My weekend finally came, after a pretty long run of five straight nights Saturday to Wednesday, and the first day I was too depressed to do more than lie about, though I was awake for part of it, first bed, then the couch.  Finally out to get groceries around nine at night, and the prospect of how to celebrate my 50th birthday, of how to carry through with my values, having to make a choice out of a yoga retreat in Mexico or a little family get-together, as I would be missing Christmas dinner, was too much to handle.  "Sleep on it," my brother said, then the next day came, the guy came to fix the tiles and the caulking around the tub.  I shaved off my two week growth of beard scrubble, put on my tea coat and went down to take my chances at Haircuttery, needing a trim, then dragging myself over to Georgetown, the walk hopefully helping me think, to get presents, blocks for the kiddies, and when I got home again I slumped into one of those depressed naps.  Jesus, I wondered, waking finally when it was dark out, feeling the need for the shower I'd not yet taken, I have to do something to express my values as far as family and religion and holidays, something, I don't know what.  I felt a small pit in my stomach.  I'd walked right past an old acquaintance, someone I'd flown next to on a plane years ago, but not immediately recognized her face ringed by a furry hood.  I'd even looked away after a few moments of eye contact, as if ashamed of something.  And then finding the toy store on Wisconsin Avenue, and a nice young well-formed young lady who very calmly helped me pick out a few presents, and she too was someone I'd want to spend more time with, but burdened by my burdens, by the difficulties of choices I'd just walked home in the cold.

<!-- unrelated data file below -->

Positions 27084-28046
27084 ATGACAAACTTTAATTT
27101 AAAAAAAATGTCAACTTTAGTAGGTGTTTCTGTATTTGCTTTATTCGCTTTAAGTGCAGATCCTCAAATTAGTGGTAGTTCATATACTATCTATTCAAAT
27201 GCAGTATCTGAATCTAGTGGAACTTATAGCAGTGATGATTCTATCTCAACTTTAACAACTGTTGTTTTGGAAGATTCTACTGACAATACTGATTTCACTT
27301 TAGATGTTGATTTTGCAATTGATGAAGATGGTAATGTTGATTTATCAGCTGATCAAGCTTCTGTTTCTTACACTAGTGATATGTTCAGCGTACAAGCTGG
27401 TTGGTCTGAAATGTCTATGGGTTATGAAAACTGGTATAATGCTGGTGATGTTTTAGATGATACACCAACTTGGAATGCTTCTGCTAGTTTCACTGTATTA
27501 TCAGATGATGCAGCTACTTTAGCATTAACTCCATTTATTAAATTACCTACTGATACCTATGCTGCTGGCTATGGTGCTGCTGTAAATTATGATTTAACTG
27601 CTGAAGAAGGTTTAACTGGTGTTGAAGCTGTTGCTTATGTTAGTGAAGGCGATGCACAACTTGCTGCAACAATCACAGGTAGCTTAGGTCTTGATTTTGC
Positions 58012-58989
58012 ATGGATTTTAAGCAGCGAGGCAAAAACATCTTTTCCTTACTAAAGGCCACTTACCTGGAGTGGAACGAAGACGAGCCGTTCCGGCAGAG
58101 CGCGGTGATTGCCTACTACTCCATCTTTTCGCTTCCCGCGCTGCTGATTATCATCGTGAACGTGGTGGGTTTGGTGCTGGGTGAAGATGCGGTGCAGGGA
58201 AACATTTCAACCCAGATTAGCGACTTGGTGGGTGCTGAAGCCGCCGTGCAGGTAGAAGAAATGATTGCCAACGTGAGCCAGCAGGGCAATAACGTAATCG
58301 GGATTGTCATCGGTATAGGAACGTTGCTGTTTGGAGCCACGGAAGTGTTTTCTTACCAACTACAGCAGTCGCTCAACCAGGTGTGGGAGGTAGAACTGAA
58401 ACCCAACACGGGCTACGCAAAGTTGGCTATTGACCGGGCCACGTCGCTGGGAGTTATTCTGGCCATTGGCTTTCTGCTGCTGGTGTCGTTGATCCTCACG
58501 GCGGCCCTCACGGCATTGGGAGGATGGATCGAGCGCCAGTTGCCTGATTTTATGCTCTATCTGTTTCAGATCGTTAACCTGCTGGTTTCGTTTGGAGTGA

The initial text response to my request for the weekend of my 50th I didn't get 'til the end of my last night of work, Jazz Night, having entertained a close friend of the boss back in Bali, a former World Bank person, from Africa, now making art of the jewelry sort, much of it copper wire.  I'd already ordered the prize dish of the restaurant, the famous Veal Cheeks Osso Bucco, before the kitchen closed.  I'd not had them in a long time.  I wondered if they were still the same.  "Oh Teddy, sorry," the text read, "M. already asked C. (the local boss) for it off."  A month in advance.  There I was, getting rid of the last customers, and finally ready to blow my stack.  Cursed, I am.  I poured myself a glass of wine.  Almost shaking I stuck the dish into the oven for a while to reheat it, and again the energy was draining out of me, necessary to close the place now that everyone had gone.  Jesus Christ, how much I've given to this place.  Starving I pulled the dish out and sat down at the bar, all alone of course, some kind of music on the Pandora, Herbie Mann jazz, and the taste was good and the braised meat, three pieces or so, was gone in about three minutes time, leaving me staring at the small dice of carrots in the cream tossed pasta, pasta which I am allergic to in the sense that it will gum up my digestive tract as if I ate glue.  And they say it's easier to get bullied when you have a food allergy, forced to eat main stream engineered food that doesn't set will with you.  But starving, knowing it bad for me, I ate the pasta, and by the end I would have rather had the simple meat of a hamburger.  Know what you can handle.  Red wine okay, but other forays into the spirits don't pan out so good, exhilarating as they might seem initially.